We left Tea early in the morning, heading west on I-90. In the days before the Fourth of July, I-90 is a road dominated by campers and RVs, all heading west. The sun was bright, the sky was blue, traffic was sparse, and the exits were few and far as we rolled through the flat South Dakota farmland. Soon we reached one of the great outposts of roadside American kitsch: the Corn Palace in Mitchell, South Dakota.
It’s not easy to describe the Corn Palace to people who have never been there. You park in a parking lot, walk though the maze of shops and souvenir stores that seem to guard the building, and then suddenly before you is a building decorated entirely in corn. And what a building it is, too, like a fantasy castle with Kremlinesque onion domes, turrets, pillars, and arches. Who knows why or how such a bizarre contrivance was begun — but it sure feels right when you see it. You admire the intricate designs and the countless hours that must have been spent affixing the corn to the facade of the building. There’s not much to do inside, except visit the gift shop and look at the pictures of the prior designs of the Corn Palace. To the embarrassment of the proprietors, one of the designs — I think it may have been 1919 — prominently featured a swastika, and the management therefore placed a sign underneath helpfully, and somewhat apologetically, pointing out that the swastika was a symbol also used by native Americans.
We then got back on I-90 and rolled west, driving hundreds of miles past towns like Kennebec and Murdo, until we got to the Badlands. At about that point the farmland has ended, and you suddenly realize that you are in the American West, in all its majesty and mystery, flaring colors and curious rock formations and plant life. The Badlands is a striking introduction, with its dead and eroded hillsides reaching out to the traveler like fingers. After being cooped up in the car for hours you have to get out and explore, hike through the hillsides, and stand atop a promontory point and look out to the far horizon, marveling at the endless apparently lifeless terrain. The Badlands provides one of those sweeping western vistas that makes you feel small.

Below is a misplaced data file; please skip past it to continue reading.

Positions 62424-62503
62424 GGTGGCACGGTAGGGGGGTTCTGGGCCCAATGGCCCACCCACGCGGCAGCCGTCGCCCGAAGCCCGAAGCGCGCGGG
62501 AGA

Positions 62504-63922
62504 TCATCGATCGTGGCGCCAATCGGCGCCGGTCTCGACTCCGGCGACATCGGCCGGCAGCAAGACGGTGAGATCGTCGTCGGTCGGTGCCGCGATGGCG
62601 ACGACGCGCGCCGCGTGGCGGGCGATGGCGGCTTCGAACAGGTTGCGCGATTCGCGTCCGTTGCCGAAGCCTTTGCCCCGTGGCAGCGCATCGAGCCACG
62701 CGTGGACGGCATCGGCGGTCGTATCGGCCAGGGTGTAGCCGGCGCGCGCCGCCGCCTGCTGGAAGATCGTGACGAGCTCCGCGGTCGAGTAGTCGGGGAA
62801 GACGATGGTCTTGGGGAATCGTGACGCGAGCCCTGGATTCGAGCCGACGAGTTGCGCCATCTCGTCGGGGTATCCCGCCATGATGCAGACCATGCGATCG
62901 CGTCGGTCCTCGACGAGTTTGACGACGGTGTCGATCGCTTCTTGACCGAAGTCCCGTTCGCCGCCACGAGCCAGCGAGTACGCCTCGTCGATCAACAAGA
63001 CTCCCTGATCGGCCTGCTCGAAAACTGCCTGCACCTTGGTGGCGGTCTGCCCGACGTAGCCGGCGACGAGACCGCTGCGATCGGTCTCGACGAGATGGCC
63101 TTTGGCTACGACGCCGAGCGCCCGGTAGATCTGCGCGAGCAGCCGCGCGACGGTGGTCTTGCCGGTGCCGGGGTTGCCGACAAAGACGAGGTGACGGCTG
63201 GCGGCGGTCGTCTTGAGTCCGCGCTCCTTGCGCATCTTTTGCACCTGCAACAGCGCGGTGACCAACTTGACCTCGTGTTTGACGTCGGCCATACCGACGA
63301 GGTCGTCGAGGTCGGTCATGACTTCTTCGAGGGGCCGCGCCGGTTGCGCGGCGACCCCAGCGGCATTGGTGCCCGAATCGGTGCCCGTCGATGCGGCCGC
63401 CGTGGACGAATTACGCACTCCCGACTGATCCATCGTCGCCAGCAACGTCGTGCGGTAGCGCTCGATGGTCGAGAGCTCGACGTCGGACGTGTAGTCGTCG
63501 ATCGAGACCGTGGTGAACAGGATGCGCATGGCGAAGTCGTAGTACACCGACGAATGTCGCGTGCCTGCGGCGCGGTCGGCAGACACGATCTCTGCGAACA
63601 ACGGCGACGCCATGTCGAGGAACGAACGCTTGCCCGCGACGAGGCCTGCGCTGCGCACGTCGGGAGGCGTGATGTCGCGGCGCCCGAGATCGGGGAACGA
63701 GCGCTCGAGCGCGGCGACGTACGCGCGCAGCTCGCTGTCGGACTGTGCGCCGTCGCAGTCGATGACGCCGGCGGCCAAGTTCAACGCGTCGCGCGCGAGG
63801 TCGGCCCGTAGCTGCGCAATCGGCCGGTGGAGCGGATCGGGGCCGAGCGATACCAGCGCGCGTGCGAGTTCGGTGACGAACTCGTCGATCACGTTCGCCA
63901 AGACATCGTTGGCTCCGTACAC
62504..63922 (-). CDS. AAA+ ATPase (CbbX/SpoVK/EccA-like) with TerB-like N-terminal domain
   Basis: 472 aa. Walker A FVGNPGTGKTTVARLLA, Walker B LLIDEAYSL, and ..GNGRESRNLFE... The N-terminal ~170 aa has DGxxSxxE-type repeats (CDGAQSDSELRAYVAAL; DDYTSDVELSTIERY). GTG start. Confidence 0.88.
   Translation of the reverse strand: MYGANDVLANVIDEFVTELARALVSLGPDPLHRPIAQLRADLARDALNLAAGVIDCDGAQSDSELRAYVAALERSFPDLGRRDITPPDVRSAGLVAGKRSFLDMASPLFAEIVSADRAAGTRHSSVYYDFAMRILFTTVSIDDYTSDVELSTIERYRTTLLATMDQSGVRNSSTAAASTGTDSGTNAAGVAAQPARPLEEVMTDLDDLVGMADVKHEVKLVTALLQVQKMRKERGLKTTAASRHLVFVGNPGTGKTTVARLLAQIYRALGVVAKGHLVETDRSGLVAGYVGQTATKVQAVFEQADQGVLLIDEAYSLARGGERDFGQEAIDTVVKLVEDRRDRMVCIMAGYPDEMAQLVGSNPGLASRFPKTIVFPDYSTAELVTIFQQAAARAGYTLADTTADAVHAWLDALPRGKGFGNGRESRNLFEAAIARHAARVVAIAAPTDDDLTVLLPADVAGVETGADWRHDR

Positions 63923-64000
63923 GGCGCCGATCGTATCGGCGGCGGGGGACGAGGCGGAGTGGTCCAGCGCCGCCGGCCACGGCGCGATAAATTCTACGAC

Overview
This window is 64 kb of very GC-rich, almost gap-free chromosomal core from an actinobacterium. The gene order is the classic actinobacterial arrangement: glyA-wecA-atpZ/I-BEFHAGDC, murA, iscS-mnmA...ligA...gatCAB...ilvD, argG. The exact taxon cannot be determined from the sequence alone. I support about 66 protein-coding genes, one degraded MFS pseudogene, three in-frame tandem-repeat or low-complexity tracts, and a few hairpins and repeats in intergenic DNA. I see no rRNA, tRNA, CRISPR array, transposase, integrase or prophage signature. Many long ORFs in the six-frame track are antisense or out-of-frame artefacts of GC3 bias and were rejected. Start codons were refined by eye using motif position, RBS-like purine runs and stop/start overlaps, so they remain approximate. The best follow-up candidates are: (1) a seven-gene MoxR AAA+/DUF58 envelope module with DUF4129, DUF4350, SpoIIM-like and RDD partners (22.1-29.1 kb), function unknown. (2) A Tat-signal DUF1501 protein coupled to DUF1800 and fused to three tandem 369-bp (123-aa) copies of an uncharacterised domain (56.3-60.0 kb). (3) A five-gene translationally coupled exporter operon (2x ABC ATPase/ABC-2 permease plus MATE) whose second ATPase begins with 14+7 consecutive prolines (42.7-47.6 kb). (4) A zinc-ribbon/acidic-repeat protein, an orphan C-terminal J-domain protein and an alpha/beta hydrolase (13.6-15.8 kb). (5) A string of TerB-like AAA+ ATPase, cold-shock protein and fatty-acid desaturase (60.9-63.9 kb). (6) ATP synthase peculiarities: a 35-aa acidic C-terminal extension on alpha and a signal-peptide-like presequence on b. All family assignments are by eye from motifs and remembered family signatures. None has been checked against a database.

After that humbling experience it was important to reestablish our priorities, so we drove immediately to the legendary Wall Drug in Wall, S.D. After seeing endless acres of desolation it was important to experience endless acres of consumer goods and knick knacks. Richard bought a cowboy hat, we took good looks at other western paraphernalia, and then got back on the road to Rapid City.
As the sun began to set, we reached Mt. Rushmore. I visited there during the ’60s, on a family driving trip out west, but seeing it again really packed a punch. It is very cool to realize that we spent the money to carve the likenesses of four of our greatest presidents into the face of a mountain in the Black Hills, and that realization, and the mountain sculpture itself, stirs strong feelings of patriotism. How many countries would tackle such an outlandish project? In that sense, Mt. Rushmore not only recognizes Presidents Washington, Jefferson, Lincoln, and Roosevelt, it also commemorates the big-thinking, roll-up-your-sleeves attitudes that have helped to make America great. After taking in the view from the plaza we walked on a path that winds underneath the face of the monument, which gives you some interesting perspectives on the figures and the challenges involved in carving them.
Our day ended in the foothills of Mount Rushmore. We stayed at a hotel that also was an RV park. After having a hearty dinner we walked the RV grounds in the gathering dusk, admiring the massiveness of the vehicles, the cookout awnings, and the general partying atmosphere.